Bluebird vs Tree Swallow

The Nesting Box War

A male Tree Swallow at Distant Hill Gardens.
A male Tree Swallow at Distant Hill Gardens.

Both Eastern Bluebirds  and Tree Swallows visit us at Distant Hill every spring. We have six bird boxes for them to nest in, but there is a problem - they will compete for the same box. It turns out there is a way to alleviate the problem. Bluebirds will not let another pair of bluebirds nest within about 300 feet. Tree Swallows defend a range of only about 20 feet from other nesting Tree Swallows. However, both will allow other species of birds to nest within there defended range.


The trick is to place the nesting boxes in pairs, no more than 5-10 feet apart. Each pair of boxes should be at least 300 feet from the next pair. Too many boxes in one bluebird territory may attract groups of swallows that can mob a lone pair of bluebirds. If swallows use one of the paired boxes, they will allow bluebirds to nest next to them, but not other swallows. With the next pair of boxes being 300 feet away, these can also accommodate both swallows and bluebirds, without attracting too many Tree Swallows. Everyone is happy!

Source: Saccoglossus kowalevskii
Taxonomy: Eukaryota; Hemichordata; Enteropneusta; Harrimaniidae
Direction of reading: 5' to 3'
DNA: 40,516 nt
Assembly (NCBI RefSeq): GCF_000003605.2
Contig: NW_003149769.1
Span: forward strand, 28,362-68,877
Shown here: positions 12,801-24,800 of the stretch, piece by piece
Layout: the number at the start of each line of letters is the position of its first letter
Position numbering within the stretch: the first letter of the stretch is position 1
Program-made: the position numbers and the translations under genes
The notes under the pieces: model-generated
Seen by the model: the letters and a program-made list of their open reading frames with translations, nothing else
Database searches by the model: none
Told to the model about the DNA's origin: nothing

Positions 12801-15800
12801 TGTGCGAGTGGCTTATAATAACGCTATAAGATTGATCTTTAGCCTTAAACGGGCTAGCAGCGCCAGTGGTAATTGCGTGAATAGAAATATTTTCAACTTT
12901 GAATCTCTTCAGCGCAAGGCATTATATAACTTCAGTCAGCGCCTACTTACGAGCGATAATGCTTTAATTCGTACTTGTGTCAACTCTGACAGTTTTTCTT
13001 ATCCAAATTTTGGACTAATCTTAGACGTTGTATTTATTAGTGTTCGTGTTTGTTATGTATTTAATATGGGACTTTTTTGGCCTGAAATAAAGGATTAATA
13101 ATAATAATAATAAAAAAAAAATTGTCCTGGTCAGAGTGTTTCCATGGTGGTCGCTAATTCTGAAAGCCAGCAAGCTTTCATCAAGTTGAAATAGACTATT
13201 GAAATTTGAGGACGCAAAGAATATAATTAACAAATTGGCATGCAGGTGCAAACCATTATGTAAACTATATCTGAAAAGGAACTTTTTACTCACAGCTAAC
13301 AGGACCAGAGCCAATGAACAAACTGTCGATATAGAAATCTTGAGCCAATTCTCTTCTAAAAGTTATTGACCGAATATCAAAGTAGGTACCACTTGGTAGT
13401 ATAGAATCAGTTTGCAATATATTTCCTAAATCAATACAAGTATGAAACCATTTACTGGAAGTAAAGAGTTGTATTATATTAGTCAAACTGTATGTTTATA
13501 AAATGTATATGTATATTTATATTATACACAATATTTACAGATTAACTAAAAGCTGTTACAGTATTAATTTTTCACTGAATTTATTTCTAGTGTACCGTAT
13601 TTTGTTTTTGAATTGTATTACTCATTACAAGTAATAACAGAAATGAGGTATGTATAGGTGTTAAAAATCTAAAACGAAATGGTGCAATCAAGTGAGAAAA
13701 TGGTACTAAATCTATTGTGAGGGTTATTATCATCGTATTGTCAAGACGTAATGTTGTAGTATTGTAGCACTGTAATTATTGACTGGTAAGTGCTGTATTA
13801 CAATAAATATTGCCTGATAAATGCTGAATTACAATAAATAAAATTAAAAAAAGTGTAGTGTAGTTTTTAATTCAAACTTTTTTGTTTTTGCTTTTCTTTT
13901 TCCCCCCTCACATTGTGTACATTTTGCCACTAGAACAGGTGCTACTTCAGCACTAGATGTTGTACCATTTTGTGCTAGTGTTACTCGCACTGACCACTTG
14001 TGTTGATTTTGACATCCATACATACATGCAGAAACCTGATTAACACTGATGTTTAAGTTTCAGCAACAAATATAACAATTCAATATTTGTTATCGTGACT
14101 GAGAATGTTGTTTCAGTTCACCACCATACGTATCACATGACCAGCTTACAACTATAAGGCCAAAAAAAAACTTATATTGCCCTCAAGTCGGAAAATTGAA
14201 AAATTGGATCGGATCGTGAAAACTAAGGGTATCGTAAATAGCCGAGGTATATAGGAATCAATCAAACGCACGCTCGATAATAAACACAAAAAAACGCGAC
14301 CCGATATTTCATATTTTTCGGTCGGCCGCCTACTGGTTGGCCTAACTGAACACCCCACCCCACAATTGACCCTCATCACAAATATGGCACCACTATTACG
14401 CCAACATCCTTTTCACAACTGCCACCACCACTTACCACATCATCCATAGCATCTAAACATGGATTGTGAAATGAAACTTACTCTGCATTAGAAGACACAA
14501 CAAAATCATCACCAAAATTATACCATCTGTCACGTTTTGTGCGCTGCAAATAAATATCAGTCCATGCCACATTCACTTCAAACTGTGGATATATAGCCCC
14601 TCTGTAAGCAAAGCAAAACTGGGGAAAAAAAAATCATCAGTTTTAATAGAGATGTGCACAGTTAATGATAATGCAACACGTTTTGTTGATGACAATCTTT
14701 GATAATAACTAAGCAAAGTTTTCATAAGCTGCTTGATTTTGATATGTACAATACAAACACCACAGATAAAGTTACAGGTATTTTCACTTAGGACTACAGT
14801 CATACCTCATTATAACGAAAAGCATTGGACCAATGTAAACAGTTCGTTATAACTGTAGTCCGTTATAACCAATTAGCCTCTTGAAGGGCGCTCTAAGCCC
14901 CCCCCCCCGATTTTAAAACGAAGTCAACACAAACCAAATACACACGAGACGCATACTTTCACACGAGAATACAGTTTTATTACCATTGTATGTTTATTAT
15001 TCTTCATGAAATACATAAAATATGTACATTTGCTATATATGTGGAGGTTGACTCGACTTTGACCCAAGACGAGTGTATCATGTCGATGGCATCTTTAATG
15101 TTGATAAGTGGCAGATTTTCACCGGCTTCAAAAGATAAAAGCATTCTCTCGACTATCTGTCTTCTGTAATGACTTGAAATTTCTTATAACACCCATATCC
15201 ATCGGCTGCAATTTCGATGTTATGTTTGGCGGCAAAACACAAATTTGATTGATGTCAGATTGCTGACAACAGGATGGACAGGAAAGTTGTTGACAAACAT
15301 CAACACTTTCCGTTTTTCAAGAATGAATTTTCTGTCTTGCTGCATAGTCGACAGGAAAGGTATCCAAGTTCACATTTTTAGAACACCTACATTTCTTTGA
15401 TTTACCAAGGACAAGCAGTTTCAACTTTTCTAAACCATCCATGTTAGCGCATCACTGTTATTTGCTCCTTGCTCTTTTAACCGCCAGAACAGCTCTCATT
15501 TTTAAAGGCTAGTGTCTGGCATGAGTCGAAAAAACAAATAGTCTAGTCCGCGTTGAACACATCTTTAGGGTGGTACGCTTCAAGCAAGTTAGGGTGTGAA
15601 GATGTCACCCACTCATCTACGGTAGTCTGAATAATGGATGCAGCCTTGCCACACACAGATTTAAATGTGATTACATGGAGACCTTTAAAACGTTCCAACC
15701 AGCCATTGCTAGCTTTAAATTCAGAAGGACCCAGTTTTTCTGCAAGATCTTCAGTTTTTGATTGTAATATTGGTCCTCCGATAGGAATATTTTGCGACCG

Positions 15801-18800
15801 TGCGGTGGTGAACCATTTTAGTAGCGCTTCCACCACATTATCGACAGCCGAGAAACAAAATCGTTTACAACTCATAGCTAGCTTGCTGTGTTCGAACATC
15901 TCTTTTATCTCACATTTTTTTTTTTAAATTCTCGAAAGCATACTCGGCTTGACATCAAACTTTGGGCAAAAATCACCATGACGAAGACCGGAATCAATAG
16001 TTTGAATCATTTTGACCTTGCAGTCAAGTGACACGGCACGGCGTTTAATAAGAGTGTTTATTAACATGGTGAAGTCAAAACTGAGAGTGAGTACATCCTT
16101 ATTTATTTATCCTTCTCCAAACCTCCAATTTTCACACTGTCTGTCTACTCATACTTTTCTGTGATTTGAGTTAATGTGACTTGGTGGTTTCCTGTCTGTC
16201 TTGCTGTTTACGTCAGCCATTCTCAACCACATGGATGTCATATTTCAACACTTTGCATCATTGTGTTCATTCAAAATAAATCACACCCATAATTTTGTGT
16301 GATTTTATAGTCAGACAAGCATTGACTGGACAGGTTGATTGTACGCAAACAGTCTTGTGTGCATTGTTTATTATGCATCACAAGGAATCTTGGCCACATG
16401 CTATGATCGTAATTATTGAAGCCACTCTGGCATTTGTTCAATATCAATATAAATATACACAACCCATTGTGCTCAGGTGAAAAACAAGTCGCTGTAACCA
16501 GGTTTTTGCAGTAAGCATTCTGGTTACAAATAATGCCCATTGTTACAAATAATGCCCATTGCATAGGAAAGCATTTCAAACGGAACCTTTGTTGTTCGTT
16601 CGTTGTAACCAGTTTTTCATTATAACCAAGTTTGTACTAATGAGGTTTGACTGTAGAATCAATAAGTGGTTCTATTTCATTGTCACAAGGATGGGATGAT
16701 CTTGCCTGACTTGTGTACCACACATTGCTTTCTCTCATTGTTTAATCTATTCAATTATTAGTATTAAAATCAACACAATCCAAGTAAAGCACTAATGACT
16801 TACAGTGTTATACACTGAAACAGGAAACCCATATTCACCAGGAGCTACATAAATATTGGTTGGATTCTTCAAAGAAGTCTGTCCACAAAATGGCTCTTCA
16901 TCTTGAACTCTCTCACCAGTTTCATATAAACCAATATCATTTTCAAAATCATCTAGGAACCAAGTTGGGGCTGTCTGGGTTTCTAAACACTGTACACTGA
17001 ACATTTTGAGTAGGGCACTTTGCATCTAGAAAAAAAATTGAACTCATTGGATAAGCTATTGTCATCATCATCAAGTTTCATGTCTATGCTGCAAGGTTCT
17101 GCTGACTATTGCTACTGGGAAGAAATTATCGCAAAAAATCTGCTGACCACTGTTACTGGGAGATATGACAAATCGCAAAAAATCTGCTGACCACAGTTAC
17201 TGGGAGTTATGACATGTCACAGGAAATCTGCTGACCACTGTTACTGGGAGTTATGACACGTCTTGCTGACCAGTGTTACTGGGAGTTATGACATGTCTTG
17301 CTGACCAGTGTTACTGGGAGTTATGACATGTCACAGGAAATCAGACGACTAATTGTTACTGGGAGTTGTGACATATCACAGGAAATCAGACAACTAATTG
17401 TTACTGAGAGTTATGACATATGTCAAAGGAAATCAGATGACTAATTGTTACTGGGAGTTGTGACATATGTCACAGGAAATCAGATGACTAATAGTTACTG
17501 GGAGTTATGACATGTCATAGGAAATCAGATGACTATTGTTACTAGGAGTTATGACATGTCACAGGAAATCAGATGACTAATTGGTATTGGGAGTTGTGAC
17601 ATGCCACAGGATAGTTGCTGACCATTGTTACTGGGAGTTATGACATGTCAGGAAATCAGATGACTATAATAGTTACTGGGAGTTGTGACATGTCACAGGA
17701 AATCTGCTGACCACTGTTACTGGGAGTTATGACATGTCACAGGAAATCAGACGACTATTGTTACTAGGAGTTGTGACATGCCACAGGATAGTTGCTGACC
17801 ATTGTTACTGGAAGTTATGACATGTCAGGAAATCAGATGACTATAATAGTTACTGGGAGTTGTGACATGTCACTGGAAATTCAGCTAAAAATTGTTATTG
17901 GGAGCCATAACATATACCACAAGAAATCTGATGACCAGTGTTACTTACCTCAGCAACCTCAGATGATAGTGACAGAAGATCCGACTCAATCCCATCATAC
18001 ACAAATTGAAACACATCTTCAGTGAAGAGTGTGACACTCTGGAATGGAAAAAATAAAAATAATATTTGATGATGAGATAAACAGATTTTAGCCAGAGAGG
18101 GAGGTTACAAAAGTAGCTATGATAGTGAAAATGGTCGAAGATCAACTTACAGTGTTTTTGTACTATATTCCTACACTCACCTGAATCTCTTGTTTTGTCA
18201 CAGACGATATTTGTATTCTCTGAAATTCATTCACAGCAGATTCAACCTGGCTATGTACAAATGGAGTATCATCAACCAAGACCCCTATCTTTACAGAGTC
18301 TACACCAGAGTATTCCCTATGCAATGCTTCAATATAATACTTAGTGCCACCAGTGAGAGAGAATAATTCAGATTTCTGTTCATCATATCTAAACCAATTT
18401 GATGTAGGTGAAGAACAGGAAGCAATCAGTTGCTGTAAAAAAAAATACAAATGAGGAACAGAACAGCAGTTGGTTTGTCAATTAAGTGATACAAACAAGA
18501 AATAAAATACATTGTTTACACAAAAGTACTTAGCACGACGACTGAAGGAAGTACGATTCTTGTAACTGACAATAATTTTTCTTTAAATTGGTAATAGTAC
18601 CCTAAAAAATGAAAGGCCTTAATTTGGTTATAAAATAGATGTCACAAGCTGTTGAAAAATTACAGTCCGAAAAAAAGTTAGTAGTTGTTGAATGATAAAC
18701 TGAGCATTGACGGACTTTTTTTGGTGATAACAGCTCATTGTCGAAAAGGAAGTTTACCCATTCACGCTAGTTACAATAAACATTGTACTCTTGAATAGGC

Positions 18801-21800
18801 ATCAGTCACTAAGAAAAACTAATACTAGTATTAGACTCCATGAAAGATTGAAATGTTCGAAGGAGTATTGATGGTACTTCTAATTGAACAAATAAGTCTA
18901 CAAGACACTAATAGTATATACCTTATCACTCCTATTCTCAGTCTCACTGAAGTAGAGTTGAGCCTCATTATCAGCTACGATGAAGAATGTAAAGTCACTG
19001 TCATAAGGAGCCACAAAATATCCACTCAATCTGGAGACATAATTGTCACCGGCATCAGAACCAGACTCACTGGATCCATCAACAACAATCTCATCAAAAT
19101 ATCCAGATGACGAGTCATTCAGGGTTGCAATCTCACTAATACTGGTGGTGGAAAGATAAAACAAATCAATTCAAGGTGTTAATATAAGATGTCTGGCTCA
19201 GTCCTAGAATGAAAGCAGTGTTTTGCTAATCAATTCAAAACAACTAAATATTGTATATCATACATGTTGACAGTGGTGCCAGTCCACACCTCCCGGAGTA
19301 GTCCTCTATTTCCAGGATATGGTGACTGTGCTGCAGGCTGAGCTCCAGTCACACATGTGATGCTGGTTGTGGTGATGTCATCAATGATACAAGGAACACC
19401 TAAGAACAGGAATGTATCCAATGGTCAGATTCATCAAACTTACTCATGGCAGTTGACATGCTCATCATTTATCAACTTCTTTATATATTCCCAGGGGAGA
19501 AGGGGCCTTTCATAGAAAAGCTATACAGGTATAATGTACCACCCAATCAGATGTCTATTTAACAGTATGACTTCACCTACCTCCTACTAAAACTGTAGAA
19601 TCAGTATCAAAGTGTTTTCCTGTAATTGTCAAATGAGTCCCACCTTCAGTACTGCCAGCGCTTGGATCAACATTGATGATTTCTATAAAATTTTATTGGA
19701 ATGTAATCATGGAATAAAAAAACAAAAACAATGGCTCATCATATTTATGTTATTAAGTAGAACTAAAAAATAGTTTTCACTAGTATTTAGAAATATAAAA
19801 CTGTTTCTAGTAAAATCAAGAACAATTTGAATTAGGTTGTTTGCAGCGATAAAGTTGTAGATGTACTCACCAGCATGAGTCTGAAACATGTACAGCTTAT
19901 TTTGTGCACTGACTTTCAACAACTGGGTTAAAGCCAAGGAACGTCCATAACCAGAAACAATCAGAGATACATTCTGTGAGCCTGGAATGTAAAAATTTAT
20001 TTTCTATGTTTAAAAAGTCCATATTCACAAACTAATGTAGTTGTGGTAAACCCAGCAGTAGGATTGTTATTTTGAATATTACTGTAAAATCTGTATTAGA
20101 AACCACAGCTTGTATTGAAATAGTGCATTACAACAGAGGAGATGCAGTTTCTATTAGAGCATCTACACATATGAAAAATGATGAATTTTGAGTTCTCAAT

The Tree Swallow Nest Box Project describes the box location in detail, along with lots of photos and info on building nesting boxes that work best for tree swallows.

The North American Bluebird Society website has plans for a number of different bluebird nest box designs.


I have to go out now and place my nesting boxes in pairs. I'll let you know if it works...

UPDATE...Moving the birdhouses WORKED!

 Here is Photographic Proof that the Nesting Box War is over.